270. Detection of Anaerobic Bacteria Directly from Clinical Specimens with PCR followed by Electrospray Ionization Mass Spectrometry (PCR/ESI-MS) vs. Anaerobic Culture
Session: Poster Abstract Session: Diagnostic Microbiology; Novel Molecular Methods
Thursday, October 3, 2013
Room: The Moscone Center: Poster Hall C
Posters
  • PCRESI-MS Detection of Anaerobic Pathogens following Antibiotics (Abst - 39238 Presentation 270) - Final.pdf (320.2 kB)
  • Background:

    Anaerobic bacteria are common pathogens in soft tissue and pulmonary infections, yet reports of anaerobic infections are increasingly rare.  We conducted a prospective evaluation of anaerobic culture vs PCR-ESI-MS among inpatients with suspected anaerobic infection.

    Methods:

    Patients with suspected infection were prospectively identified.  Aerobic, anaerobic culture (anaerobic chamber) and PCR/ESI-MS were performed on specimens obtained following initiation of antibiotics.

    Results:

    PCR/ESI-MS detected one or more pathogens in 12/13 cases. Aerobic bacteria were detected in 9/13 cases; in 5 cases (Table 1).  Agreement between culture and PCR/ESI-MS occurred for 62% of specimens (8/13), but anaerobic results agreed in only 15 % (2/13) of cases. 

    Table 1

    Specimen

    Aerobic Culture

    Anaerobic Culture

    PCR/ESI-MS

    Level (GE)#

    DOT*

    Pleural fluid

    (-)

    (-)

    Streptococcus pneumoniae

    75

    11

    Brain abscess Drainage

    S. mitis / oralis

    S. mitis / oralis

    Streptococcus intermedius

    164

    2

    Right knee tissue

    (-)

    Staphylococcus  epidermidis

    S. epidermidis

    113

    1

    Right hip fluid

    (-)

    (-)

    (-)

    N/A

    0

    Epidural Abscess Fluid

    Propionibacterium acnes

    P. acnes

    P. acnes

    184

    1

    Liver abscess

    Drainage

    Corynebacterium spp

    S. intermedius

    Streptococcus spp

    Fusobacterium nucleatum

    40

    58

    1

    Submental abscess

    Swab from OR

    (-)

      Peptostreptococcus

    Porphyromonas gingivalis

    48

    2

    left ankle infection

    Swab from OR

    Enterobacter cloacae complex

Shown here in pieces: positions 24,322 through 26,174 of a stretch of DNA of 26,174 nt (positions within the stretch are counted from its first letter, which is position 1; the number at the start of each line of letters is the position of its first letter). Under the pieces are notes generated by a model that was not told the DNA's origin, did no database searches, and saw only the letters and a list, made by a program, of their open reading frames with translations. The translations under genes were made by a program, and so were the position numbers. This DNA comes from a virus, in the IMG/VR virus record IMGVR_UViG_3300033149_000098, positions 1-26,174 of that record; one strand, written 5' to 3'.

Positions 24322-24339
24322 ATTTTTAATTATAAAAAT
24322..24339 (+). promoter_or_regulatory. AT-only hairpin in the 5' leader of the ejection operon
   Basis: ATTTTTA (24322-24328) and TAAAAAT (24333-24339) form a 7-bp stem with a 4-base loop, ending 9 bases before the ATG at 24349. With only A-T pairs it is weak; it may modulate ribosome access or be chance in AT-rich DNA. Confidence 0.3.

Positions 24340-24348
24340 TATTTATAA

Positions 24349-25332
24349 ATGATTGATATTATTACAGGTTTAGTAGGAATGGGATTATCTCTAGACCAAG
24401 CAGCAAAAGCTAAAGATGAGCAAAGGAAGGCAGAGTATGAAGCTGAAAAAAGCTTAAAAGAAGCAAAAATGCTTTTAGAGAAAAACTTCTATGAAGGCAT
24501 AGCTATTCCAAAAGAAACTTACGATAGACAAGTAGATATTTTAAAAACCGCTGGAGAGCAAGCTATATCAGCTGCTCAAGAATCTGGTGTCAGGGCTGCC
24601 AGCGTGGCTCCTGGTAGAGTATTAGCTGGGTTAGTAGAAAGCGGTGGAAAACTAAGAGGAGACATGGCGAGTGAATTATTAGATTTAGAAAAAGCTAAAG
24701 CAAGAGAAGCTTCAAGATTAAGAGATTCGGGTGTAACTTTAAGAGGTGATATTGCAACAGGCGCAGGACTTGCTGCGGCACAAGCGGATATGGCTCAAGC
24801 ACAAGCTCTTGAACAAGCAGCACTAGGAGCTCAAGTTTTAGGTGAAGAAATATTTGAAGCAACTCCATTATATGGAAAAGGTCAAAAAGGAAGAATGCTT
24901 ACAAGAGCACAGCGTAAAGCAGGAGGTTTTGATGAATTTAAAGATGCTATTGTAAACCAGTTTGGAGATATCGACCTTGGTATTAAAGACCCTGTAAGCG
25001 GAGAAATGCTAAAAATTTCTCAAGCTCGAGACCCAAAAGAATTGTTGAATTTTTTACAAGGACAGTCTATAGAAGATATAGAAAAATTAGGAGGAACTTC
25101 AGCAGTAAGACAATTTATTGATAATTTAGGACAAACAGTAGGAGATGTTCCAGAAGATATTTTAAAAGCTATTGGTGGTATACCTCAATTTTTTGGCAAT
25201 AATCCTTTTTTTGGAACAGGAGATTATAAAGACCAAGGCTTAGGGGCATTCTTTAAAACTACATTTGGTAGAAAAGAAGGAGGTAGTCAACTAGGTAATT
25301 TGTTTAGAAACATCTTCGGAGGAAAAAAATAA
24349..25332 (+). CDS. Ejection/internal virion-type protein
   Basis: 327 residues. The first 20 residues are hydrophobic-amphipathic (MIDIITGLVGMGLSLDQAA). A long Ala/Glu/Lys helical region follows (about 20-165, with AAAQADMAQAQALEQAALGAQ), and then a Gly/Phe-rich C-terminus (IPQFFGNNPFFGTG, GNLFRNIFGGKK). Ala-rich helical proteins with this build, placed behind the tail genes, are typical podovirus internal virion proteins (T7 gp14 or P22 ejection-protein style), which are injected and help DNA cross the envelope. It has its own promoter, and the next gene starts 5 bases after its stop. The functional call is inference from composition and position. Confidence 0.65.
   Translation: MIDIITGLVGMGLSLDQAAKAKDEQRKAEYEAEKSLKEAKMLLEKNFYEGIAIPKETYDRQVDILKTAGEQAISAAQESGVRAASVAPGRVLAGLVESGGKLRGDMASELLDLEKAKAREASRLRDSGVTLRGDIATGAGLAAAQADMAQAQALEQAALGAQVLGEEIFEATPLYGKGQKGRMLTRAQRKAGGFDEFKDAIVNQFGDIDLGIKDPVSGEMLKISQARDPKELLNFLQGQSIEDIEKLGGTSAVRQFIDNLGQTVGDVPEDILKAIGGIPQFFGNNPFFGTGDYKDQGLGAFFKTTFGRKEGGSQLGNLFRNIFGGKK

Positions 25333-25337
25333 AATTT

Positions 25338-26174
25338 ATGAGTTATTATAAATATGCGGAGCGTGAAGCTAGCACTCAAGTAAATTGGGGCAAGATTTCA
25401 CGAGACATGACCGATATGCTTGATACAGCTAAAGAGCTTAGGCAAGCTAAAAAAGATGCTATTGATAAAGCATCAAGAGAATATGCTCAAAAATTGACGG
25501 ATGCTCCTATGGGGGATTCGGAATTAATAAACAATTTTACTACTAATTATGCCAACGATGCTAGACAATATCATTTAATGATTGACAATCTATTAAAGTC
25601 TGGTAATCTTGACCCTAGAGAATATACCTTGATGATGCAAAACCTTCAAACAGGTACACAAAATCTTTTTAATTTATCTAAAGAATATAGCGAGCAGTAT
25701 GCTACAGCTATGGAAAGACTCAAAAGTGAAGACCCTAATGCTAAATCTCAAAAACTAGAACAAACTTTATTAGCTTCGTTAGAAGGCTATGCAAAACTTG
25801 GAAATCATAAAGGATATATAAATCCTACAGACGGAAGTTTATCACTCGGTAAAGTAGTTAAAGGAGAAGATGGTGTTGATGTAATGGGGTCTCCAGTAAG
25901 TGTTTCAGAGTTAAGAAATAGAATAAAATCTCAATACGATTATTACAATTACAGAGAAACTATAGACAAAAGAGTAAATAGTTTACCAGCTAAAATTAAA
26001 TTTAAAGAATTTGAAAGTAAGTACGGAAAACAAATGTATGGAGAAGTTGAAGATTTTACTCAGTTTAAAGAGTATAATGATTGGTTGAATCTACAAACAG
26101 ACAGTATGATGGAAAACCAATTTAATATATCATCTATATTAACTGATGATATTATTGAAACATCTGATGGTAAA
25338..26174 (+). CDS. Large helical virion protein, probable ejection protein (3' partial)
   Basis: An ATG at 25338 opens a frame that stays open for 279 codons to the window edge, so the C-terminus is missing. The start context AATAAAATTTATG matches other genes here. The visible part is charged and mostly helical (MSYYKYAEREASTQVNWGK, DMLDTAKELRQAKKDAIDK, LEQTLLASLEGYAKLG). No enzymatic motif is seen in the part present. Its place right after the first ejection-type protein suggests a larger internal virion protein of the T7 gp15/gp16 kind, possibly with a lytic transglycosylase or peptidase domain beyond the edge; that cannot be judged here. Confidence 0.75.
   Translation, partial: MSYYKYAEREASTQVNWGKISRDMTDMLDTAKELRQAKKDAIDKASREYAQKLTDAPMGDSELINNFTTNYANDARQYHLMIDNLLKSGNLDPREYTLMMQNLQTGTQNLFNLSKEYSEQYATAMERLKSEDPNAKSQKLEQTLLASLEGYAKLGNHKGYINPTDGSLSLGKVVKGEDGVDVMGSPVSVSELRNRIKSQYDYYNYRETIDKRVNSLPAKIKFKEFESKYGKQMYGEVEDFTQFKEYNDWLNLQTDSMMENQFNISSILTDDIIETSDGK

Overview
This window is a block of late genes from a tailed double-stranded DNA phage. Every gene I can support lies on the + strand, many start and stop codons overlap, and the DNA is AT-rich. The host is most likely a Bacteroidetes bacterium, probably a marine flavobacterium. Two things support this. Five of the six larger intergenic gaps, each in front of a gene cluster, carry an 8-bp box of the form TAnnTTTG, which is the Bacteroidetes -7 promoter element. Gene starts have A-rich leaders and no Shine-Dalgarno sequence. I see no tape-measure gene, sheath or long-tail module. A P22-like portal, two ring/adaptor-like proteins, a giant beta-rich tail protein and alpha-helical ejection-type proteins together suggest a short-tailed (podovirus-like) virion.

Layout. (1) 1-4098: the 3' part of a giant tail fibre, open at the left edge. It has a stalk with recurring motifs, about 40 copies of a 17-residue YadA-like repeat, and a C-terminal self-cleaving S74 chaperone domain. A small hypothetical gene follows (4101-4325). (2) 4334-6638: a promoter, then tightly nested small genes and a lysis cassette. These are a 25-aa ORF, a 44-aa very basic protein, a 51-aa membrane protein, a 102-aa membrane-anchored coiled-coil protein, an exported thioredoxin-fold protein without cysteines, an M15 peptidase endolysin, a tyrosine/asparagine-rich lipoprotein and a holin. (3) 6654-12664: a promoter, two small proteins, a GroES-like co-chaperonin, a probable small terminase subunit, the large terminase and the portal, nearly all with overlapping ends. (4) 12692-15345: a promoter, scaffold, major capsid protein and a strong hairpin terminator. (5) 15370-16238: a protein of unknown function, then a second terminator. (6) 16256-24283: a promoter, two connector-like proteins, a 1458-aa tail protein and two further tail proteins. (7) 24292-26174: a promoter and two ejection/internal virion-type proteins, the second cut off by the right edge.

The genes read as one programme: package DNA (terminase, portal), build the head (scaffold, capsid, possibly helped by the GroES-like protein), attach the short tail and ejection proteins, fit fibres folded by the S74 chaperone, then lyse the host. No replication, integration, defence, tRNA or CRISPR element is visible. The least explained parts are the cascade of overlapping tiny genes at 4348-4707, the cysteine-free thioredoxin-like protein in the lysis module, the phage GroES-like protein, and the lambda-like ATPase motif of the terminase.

Same as aerobic

    Enterobacter cloacae

    105

    7

    Left hip tissue

     

    Escherichia coli

    Enterococcus faecalis

     

    Bacteroides fragilis

    Escherichia coli

    E. faecalis   (vanA positive) 

    B. fragilis

    3888

    138

    2153

    6

    Pleural fluid

     

    Staphylococcus aureus

    (-)

    S. aureus  (mecA negative)

    C. albicans

    Bilophilia wadsworthia

    72

    119

    15

    6

    Left ankle tissue

    from OR

     

    Streptococcus mitis / oralis

    (-)

    Streptococcus oralis

    Streptococcus infantis/peroris

    Finegoldia magna

    81

    58

    74

    31

    Bone biopsy

     

    Staphylococcus aureus

    (-)

    S. aureus  (mecA negative)

    Fusobacterium nucleatum

    7

    11

    6

    Pleural fluid

    (-)

    (-)

    Fusobacterium nucleatum

    188

    2

    *DOT– Days of therapy; # GE -Genome equivalents; OR = operating room

    Conclusion:

    PCR/ESI-MS may have a role in detection of anaerobic pathogens and may complement conventional anaerobic culture when specimens are obtained after the start of antibiotics, or are not delivered to the lab in a timely fashion.

    John Farrell, MD, University of Illinois College of Medicine, Peoria, IL; Infectious Disease, University of Illinois College of Medicine, Peoria, IL, Ranga Sampath, PhD, Ibis Biosciences, Inc., A Division of Abbott, Carlsbad, CA and Robert A. Bonomo, MD, Louis Stokes Cleveland Veterans Affairs Medical Center, Cleveland, OH

    Disclosures:

    J. Farrell, None

    R. Sampath, Ibis Biosciences, an Abbott Company: Employee, Salary

    R. A. Bonomo, None

    Findings in the abstracts are embargoed until 12:01 a.m. PST, Oct. 2nd with the exception of research findings presented at the IDWeek press conferences.